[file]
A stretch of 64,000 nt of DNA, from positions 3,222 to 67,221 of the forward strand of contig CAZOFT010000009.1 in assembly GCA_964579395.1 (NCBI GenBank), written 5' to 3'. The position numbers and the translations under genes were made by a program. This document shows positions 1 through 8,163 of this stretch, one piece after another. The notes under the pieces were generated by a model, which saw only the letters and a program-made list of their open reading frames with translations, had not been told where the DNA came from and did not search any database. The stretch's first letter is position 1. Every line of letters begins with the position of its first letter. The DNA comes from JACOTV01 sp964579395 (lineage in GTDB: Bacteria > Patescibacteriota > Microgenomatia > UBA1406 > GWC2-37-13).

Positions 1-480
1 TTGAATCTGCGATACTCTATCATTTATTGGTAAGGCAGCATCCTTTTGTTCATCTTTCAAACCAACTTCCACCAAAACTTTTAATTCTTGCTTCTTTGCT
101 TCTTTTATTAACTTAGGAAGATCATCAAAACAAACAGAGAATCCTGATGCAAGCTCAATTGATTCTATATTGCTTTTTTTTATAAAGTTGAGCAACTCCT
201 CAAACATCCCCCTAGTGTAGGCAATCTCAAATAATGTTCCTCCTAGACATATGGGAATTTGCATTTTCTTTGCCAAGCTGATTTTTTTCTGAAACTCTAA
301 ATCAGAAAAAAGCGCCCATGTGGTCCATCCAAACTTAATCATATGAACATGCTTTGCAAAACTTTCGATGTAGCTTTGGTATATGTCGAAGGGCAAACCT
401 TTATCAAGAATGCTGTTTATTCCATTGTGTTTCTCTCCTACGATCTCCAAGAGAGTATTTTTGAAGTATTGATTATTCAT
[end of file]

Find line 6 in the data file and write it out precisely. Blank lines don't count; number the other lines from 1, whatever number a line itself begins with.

301 ATCAGAAAAAAGCGCCCATGTGGTCCATCCAAACTTAATCATATGAACATGCTTTGCAAAACTTTCGATGTAGCTTTGGTATATGTCGAAGGGCAAACCT